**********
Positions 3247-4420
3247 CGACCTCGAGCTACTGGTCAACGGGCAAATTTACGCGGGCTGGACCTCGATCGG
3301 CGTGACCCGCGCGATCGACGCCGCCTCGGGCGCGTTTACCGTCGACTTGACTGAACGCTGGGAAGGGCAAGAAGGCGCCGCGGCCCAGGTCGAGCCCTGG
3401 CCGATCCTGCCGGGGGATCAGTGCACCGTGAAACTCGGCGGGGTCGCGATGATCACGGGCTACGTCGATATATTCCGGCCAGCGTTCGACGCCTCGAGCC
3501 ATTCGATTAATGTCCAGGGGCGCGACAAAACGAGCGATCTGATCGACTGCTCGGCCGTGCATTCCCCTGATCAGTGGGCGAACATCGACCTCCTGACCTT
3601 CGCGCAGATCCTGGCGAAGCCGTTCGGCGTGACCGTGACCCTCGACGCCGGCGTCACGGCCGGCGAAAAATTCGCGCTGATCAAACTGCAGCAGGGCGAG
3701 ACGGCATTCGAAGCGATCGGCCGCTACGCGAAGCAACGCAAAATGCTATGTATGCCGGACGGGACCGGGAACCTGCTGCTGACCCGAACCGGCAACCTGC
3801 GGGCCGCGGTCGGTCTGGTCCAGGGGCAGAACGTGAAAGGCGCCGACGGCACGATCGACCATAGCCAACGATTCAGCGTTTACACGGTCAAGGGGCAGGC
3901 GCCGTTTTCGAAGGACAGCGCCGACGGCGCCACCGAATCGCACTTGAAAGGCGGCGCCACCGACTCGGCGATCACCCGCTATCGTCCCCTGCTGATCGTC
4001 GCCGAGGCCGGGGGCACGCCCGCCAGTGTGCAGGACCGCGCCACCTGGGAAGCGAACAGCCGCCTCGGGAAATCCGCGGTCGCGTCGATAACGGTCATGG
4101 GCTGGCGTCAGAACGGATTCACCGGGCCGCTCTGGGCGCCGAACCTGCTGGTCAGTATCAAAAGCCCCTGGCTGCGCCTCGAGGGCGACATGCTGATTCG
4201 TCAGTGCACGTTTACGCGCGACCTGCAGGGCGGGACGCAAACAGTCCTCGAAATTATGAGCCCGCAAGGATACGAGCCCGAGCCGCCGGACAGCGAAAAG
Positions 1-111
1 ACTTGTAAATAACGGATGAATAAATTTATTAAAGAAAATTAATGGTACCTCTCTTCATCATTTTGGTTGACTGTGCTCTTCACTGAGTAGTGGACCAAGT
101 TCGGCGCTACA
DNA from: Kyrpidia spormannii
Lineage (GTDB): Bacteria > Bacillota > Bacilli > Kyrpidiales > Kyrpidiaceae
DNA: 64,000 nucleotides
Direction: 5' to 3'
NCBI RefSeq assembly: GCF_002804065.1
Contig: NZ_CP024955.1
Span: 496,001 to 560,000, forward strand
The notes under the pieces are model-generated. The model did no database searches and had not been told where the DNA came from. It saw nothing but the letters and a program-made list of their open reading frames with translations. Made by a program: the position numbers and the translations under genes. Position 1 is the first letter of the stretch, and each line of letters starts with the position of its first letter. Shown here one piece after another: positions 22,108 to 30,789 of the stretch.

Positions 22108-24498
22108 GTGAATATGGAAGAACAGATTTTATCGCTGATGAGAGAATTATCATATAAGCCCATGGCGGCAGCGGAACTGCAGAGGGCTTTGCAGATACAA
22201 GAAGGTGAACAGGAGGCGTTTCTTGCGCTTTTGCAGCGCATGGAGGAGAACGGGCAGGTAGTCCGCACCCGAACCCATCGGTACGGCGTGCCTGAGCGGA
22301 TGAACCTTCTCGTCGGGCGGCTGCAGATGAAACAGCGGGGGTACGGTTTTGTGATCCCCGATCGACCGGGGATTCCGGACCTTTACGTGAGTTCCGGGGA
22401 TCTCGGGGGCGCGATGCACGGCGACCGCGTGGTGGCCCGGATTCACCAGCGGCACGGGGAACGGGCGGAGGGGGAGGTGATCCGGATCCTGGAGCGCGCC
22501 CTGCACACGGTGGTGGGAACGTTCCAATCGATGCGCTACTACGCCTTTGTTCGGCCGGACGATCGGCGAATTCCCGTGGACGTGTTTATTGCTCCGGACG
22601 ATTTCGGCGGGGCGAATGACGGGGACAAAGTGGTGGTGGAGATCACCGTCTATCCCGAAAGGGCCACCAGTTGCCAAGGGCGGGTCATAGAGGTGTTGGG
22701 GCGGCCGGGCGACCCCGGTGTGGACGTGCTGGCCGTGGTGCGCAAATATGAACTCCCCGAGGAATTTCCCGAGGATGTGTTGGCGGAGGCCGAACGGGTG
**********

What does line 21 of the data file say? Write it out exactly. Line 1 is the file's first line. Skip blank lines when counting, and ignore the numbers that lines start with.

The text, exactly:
Contig: NZ_CP024955.1